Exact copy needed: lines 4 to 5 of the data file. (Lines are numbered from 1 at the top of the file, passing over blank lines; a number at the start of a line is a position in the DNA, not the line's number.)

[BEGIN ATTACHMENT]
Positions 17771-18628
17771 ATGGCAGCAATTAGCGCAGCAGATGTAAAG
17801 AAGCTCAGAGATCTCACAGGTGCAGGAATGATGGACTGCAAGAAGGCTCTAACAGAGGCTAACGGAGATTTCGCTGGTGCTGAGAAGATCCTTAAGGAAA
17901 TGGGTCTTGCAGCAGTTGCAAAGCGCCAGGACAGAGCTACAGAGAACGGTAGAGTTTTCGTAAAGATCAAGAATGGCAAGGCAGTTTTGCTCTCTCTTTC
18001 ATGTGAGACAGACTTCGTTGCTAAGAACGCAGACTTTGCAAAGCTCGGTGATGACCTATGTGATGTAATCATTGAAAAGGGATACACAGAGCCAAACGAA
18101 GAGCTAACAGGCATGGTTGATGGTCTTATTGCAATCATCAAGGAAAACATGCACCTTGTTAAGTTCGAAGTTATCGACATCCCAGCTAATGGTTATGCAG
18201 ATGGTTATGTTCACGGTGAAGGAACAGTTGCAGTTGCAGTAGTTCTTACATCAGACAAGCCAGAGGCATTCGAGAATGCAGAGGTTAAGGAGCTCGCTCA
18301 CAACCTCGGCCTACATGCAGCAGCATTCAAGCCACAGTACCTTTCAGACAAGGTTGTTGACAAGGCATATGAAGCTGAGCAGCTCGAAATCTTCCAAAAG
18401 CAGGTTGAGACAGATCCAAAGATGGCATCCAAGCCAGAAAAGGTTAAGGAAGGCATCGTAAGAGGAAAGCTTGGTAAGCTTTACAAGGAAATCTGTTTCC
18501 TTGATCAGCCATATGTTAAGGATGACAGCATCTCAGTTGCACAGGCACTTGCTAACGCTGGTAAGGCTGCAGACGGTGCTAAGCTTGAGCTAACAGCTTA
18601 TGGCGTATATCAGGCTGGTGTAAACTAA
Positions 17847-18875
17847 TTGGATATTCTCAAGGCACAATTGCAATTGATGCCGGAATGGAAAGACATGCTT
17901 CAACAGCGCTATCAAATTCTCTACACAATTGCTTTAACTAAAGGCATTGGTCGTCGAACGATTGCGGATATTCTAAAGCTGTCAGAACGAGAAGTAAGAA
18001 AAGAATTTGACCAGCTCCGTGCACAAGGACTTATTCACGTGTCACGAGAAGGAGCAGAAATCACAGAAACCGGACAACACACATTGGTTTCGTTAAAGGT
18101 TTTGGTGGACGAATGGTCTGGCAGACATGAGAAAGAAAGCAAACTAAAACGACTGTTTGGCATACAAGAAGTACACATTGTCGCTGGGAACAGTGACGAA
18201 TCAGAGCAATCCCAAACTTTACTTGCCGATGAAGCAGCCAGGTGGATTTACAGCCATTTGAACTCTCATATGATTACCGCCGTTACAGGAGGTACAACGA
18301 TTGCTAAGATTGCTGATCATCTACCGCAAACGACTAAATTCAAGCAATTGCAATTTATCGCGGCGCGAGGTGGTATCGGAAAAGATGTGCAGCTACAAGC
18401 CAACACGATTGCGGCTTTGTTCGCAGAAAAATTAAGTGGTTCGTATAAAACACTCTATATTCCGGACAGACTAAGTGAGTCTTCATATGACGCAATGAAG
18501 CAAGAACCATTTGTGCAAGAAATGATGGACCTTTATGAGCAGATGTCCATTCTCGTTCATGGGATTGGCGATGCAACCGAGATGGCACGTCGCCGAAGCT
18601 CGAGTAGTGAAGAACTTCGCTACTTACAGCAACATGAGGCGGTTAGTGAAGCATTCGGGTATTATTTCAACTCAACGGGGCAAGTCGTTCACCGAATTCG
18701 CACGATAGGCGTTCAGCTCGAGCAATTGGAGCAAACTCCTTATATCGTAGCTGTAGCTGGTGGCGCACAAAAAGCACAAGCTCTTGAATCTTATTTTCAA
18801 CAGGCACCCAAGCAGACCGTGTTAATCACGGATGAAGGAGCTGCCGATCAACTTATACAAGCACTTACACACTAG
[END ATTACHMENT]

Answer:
17901 TGGGTCTTGCAGCAGTTGCAAAGCGCCAGGACAGAGCTACAGAGAACGGTAGAGTTTTCGTAAAGATCAAGAATGGCAAGGCAGTTTTGCTCTCTCTTTC
18001 ATGTGAGACAGACTTCGTTGCTAAGAACGCAGACTTTGCAAAGCTCGGTGATGACCTATGTGATGTAATCATTGAAAAGGGATACACAGAGCCAAACGAA